Friday, March 24, 2017

45 Years of My Words Away
by Conrad Levasseur

So how do I write about something
that took 45 years of my words & art away?

Journals, articles, poems, drawings, paintings, manuscripts,
travel sketches, a library & research files, every letter
and post card from the three kids, Margaret, family, friends.

A gold rush mine of memory
that I wanted to dig into in retirement
to shovel, rake, sift, pan and separate
all the nuggets from the general debris.

After the fire…..
only the rammed earth adobe walls
still standing.

Everything else melted,
bent, pulverized into
soft, fine ash.

Even the half dozen
cords of wood
in the open field
that were chain sawed, split, stacked
neatly in geometric rows

patiently waiting through
the drought dried summer simmering heat
to perform their duty
in the Vermont Casting wood stove…….

as soon as the first beautiful
silver frost wolves of winter
came running down
the slopes
of The Sierra

now sit
but a handful
of delicate
fine ash.

The power of the flame
to totally dissolve
a refrigerator,
liquify glass
and melt machines.

All those hundreds of hours
spent getting beyond clearance
with the undergrowth…..
inching my way through
oak, manzanita, cedar, pine,
miners misery, poison oak, star thistle

NOW….. BEYOND--BEYOND clearance.

Every nook, valley, slope, hill
creek, drainage on the acreage

nakedly exposed
beyond all my years
of intimacy with them.

There were some ghost books
that lay on their backs,
binders spread open,
at a hundred and eighty degrees,

an accordion of pages
eerily beckoning
to be picked up
and played
one last time…..

collapsing with their final breath
when delicately touched
by a finger cautiously seeking
that final secretive tale.

Somehow family history
still clung to the walls……
reminding me of archeological sites
I visited around the world.

I first thought
of leaving the walls
to be buried
by moss, lichens, vines…..

a new forest monument
to my family living
for a short period together
at the edge of the grid

my mother's ashes
spread around the property
weaving a genetic thread
from the Old World to The New.

When Margaret and I drove back the first time
and got out of the car……both of us thought
one of us whispered, "The silence…….
it's so quiet here".

Unimaginably quiet……
beyond the cherished silence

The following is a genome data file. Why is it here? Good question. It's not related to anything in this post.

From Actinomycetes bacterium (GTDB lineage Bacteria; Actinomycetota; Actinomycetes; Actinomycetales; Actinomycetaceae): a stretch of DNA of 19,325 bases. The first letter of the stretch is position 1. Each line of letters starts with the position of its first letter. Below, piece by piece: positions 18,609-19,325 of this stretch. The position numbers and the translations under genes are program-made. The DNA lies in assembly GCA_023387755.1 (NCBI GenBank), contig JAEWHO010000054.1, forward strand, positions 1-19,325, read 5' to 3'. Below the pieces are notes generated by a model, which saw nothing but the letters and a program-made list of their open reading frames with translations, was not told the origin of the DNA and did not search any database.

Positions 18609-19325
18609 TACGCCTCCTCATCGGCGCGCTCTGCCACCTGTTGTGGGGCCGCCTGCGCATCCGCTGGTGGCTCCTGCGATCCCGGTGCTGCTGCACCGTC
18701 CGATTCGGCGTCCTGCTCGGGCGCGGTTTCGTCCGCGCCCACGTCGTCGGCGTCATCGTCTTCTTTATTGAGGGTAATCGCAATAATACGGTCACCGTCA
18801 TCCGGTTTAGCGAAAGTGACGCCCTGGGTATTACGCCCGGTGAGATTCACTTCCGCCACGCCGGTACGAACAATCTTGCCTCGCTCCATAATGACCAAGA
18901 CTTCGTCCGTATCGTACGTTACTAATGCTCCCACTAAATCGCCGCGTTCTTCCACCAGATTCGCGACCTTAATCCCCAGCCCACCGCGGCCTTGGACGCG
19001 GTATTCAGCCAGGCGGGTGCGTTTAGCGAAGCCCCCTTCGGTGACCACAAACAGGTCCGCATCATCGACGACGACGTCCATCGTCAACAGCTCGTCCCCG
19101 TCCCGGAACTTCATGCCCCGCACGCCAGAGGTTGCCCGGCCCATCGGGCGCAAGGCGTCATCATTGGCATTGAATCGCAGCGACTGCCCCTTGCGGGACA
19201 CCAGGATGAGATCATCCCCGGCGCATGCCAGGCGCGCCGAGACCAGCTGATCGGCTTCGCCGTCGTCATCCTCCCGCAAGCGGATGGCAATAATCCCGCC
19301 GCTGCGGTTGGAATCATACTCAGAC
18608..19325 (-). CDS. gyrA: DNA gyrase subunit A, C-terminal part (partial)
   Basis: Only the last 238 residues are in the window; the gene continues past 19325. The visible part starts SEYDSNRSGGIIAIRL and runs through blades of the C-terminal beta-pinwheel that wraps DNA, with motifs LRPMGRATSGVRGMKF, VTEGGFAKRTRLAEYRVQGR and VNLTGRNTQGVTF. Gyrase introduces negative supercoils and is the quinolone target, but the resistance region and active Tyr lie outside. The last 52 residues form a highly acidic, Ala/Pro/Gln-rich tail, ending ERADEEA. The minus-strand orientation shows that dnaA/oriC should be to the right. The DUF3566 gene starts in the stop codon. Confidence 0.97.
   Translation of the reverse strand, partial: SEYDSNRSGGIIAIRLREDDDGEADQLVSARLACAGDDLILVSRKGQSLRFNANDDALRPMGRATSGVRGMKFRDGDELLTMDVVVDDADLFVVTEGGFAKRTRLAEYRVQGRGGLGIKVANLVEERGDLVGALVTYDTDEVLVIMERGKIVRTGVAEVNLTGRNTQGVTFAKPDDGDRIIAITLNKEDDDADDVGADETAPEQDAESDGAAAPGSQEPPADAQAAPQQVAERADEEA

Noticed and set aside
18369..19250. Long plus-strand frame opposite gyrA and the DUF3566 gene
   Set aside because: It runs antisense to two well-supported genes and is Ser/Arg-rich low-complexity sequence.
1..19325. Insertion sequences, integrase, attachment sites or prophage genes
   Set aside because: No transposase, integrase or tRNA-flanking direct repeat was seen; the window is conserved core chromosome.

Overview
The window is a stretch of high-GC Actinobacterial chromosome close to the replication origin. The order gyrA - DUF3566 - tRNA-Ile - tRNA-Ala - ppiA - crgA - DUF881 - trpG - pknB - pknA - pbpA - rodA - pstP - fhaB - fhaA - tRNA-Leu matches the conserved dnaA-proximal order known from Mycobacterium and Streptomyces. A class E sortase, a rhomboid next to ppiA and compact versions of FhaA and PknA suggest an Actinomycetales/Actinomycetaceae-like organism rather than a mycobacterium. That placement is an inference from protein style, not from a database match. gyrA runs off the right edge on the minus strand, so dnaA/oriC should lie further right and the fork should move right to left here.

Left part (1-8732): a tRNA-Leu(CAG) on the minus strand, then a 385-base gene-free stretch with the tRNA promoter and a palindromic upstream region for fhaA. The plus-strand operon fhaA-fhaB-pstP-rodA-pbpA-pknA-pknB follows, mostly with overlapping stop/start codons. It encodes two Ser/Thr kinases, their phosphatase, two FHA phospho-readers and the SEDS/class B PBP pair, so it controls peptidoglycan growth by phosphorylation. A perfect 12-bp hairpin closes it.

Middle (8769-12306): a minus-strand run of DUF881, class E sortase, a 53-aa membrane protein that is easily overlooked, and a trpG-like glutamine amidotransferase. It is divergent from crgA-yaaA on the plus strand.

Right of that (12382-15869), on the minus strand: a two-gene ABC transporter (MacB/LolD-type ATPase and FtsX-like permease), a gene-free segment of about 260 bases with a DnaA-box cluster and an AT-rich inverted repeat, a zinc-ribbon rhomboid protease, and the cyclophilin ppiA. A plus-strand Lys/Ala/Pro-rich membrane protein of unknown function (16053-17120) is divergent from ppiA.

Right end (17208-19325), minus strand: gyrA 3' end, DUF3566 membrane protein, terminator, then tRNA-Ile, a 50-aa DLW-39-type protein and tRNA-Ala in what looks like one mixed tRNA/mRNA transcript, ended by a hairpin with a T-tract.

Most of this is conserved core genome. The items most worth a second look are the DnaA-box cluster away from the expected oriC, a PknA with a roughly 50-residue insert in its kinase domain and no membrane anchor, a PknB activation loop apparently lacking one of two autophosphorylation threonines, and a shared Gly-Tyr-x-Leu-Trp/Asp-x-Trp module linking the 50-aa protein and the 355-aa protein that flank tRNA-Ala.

that had nurtured us
all these years.

No tracks of squirrel, skunk, raccoon, bear, coyote,
mountain lion, wild turkey, wild pig, dog, cat.


One set -- one set
out of dozens before
of deer tracks
clearly imprinted
in the ash sealed road.

Of course,
the walls did have to come down
the land did have to be cleared

leaving an open, empty field.

A haunted forest?

Or, a fresh, new
Field of Dreams?

Yet to be written.

Friday, January 13, 2017

By Pam S. Dunn

            Sarah and her husband were looking at retirement property on California’s central coast when they heard the Butte fire had jumped from Amador to Calaveras County. When they left Thursday morning, they thought the fire was out, but by Thursday evening the town of Mokelumne Hill had been evacuated. By Friday, they began making phone calls, and Sarah’s friends told her that their neighborhood was in flames.
            After years of working in stressful jobs, they were living the back-to-the-land existence they’d always talked about. At first, she had the energy of a Gold Rush settler. She and her husband whacked and burned, recovered from poison oak rashes, dealt with star thistle, chaparral, and an overgrown ten acres that needed reclaiming. When it snowed in those days, it seemed a mere skiff, a dusting on the ground that vanished the next day. They’d remained full of rural romanticism. Washing lettuce leaves one at a time. Swiping earwigs and sow bugs down the drain.
            In later years, she’d proven not up to the toil. Everything began to weigh on her. Their particular elevation seemed to be nice only in two seasons, spring and fall. Lately, you could snap your fingers and miss the mountain’s golden poppies and the fall’s autumn colors. During the summer fires, she drove though billowing smoke and hot ash, flames on both sides of the highway. In the winter, inching along S bends around wrecked and stranded vehicles, she feared that sudden slip that would match the skip in her heart. The loading of wood into the stove, vacuuming spider webs, canning garden vegetables, and listening to O.E.S. bulletins about the latest wildfire or winter storm—it hit her in a horrible sort of way that there was no point to any of it.
The last time the power went out, her husband carried the flashlight, revealing an aged, craggy face she didn’t recognize. The flashlight’s beam played around the room, bringing out the shapes of things. Then he went out to start the generator that ran the pump and refrigerator. She realized if he died, she would be cut off, helpless. It must have been at that moment, when she began to doubt their retirement plans.
            In September, it was over one hundred on California’s central coast. They’d looked at several retirement communities that day. Back in the hotel, she googled the latest Butte fire results. Fire had a different language. Containment in percentages. Fire lines. Nights you prayed for cool downs so the firefighters could get an edge. This time, the fire was raging in the Jesus Maria canyon—moving so fast and hot, the flames were chasing people from their homes.